Collins’ father, Doug, coaches the NBA’s Philadelphia 76ers and played for the team from 1973-81. Chris was born in 1974, and Thursday he recalled the rather accomplished basketball children to arise from that Sixers squad.
Henry Bibby’s son, Mike, played on Arizona’s 1997 national championship team, was the second pick of the ’98 NBA draft and played 14 pro seasons.
Harvey Catchings’ daughter, Tamika, was an All-American at Tennessee and the WNBA’s 2011 MVP.
Joe Bryant’s son, Kobe, is, well, you know.
Add Collins, a former Duke guard to the mix, and you have a darn fine starting five.
Our parent paper, the Chicago Tribune, reports that Collins is a leading candidate to replace the fired Bill Carmody at Northwestern, a Big Ten program that has never reached the NCAA tournament. A Duke assistant under Mike Krzyzewski since 2001, Collins played high school basketball near Northwestern in suburban Chicago.
Krzyzewski said Thursday that Collins’ experience at Duke and with the 2008 and ’12 Olympic teams that Krzyzewski coached make him an ideal candidate. Krzyzewski also said that Doug Collins “is as smart a guy about basketball as there is on this planet.”
Other nuggets from the four Friday games here:
* Albany hails from the America East Conference, whose champion has lost its opening NCAA tournament game 14 of the last 15 years. The exception was 2005, when 13th-seeded Vermont defeated fourth-seeded Syracuse.
* Two forwards who figure to be consensus first-team All-Americans, Georgetown sophomore Otto Porter and Creighton junior Doug McDermott, will play here Friday. The Hoyas face Florida Gulf Coast, while the Blue Jays encounter Cincinnati.
“During the recruiting process, I knew we were getting a player that was extremely versatile, that I thought would be able to have success in a lot of different areas on the basketball court,” Georgetown coach John Thompson III said of Porter. “Quickly when practice started, that summer we were getting ready to go to China, it's like, ooh, he's got a chance to be pretty good, really good. He's continued to progress, he's gotten better. …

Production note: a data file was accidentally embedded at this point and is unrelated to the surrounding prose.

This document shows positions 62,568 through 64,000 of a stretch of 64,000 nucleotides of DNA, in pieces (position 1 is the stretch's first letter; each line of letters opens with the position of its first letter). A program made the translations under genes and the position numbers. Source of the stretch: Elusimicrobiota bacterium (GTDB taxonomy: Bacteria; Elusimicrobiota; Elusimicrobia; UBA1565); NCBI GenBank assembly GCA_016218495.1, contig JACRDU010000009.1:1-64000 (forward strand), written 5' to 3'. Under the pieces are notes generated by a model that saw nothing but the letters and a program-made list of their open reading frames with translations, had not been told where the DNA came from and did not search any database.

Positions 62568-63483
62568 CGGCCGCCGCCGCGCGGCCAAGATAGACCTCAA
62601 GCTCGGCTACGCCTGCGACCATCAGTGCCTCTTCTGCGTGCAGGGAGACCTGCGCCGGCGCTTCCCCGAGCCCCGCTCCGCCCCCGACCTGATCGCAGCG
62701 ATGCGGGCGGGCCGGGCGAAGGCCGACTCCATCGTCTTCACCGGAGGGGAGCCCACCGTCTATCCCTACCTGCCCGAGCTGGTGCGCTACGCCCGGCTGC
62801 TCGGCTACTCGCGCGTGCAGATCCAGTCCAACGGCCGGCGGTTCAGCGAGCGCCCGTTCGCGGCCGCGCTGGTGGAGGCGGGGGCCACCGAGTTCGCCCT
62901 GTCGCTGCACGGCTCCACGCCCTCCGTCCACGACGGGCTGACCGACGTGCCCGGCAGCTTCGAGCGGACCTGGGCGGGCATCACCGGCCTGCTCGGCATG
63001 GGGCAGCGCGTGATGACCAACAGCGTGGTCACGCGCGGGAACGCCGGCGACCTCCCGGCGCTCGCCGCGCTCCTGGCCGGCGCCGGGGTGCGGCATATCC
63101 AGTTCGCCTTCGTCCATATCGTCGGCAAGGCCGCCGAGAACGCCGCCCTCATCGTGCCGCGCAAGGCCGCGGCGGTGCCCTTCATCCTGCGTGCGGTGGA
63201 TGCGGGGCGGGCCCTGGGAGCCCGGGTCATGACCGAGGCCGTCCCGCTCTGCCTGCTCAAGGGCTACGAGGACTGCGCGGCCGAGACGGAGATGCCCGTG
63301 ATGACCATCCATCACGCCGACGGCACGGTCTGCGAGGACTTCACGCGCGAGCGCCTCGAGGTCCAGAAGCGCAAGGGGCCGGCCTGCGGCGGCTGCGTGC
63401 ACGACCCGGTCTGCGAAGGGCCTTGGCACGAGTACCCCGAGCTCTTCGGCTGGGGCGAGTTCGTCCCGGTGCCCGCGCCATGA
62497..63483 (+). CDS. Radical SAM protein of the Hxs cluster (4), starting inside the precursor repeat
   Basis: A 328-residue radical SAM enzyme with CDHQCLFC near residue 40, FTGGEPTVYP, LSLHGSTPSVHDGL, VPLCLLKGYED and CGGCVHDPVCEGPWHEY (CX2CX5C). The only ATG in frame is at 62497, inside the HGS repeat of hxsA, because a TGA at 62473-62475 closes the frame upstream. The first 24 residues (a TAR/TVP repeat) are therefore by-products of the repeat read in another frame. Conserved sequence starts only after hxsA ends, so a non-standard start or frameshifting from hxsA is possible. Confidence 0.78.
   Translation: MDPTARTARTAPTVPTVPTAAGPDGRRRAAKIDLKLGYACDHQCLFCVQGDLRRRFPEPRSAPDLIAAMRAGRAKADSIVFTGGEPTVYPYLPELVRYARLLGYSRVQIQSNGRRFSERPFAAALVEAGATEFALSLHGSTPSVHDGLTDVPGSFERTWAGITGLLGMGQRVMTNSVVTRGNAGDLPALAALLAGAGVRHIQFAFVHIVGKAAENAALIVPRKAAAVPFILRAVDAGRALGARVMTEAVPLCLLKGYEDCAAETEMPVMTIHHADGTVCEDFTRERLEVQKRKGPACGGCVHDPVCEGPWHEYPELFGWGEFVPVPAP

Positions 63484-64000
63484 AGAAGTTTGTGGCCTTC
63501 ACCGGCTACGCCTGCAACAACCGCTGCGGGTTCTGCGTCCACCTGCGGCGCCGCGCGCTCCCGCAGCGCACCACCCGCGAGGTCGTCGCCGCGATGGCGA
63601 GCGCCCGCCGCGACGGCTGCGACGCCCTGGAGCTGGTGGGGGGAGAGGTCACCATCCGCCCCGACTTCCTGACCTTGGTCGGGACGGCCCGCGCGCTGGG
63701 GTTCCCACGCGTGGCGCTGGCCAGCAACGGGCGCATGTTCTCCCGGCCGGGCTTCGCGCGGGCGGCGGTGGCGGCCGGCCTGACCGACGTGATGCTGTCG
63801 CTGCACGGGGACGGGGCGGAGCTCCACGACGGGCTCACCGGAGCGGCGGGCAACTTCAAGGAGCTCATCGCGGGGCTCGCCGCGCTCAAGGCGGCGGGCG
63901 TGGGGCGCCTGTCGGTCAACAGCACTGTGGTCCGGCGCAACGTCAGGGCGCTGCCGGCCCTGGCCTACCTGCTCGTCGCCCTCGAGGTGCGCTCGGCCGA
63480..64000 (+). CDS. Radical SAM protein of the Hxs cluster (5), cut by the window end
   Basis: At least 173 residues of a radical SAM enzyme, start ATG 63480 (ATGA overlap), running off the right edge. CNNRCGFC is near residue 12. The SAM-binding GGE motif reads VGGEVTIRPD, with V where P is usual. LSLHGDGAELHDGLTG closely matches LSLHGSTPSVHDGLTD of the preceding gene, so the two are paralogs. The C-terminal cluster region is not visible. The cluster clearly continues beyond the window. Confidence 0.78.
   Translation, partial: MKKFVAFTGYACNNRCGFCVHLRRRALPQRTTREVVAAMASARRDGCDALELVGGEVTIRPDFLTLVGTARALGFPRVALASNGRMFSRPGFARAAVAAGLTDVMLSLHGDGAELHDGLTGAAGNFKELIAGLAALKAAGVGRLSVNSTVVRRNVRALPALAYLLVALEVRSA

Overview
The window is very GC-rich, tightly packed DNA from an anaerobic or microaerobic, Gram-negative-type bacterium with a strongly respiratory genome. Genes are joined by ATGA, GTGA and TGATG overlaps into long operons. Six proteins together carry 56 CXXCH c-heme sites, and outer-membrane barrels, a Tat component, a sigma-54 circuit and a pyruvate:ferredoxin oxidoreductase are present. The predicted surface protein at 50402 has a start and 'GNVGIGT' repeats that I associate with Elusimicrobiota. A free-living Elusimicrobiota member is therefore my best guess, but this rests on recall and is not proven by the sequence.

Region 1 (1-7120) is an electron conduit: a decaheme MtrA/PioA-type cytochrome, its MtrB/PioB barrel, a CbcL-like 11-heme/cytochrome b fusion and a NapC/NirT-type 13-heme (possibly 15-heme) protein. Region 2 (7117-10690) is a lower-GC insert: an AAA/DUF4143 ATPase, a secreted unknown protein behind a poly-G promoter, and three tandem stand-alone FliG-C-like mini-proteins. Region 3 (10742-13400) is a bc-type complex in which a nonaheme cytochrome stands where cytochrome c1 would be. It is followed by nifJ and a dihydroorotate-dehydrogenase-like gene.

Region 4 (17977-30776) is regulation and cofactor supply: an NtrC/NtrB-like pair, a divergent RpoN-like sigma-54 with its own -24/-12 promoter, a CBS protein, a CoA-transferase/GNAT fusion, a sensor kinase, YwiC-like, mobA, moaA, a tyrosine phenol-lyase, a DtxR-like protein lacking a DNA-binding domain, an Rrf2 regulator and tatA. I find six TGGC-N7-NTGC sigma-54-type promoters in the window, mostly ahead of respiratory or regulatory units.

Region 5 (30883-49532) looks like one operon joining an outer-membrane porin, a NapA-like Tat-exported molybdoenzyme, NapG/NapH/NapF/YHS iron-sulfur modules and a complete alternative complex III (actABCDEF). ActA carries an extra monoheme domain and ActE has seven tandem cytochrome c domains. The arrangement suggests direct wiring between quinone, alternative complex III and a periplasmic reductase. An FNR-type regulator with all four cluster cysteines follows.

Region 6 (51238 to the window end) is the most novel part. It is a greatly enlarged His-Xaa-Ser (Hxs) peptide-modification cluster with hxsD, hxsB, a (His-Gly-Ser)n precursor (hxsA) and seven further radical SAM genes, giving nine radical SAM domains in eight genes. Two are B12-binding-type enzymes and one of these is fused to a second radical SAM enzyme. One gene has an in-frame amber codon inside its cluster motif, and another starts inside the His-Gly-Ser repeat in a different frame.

“He's a person that can control a game in many different facets, and I think the layman has a tendency to look at the stat sheet and start talking about points. Otto, a lot of his national attention started when he scored 33 points against Syracuse, and everything else he's been doing, he's been doing for two years. He just hasn't gotten the attention for it. But he's someone -- he's a special, special player.”
McDermott’s dad, Greg, is Creighton’s head coach.
“He always had a great feel for the game,” father said of son. “He had the ability in high school to be in the right place at the right time. I think we as coaches college wondered, how would that ability transfer to the next level? And as you watch him play in college you say, ‘God, that kid is always in the right place at the right time.’ Now there are NBA general managers who are trying to figure out, how does that transfer from college to the NBA?
“And to Doug's credit, he's just worked really hard to get better. He's added something to his game every year, and to go from someone that was a sixth man on your high school team as a junior and be a two¿time all¿American five years later, that just doesn't happen. A lot of the credit goes to Doug.”
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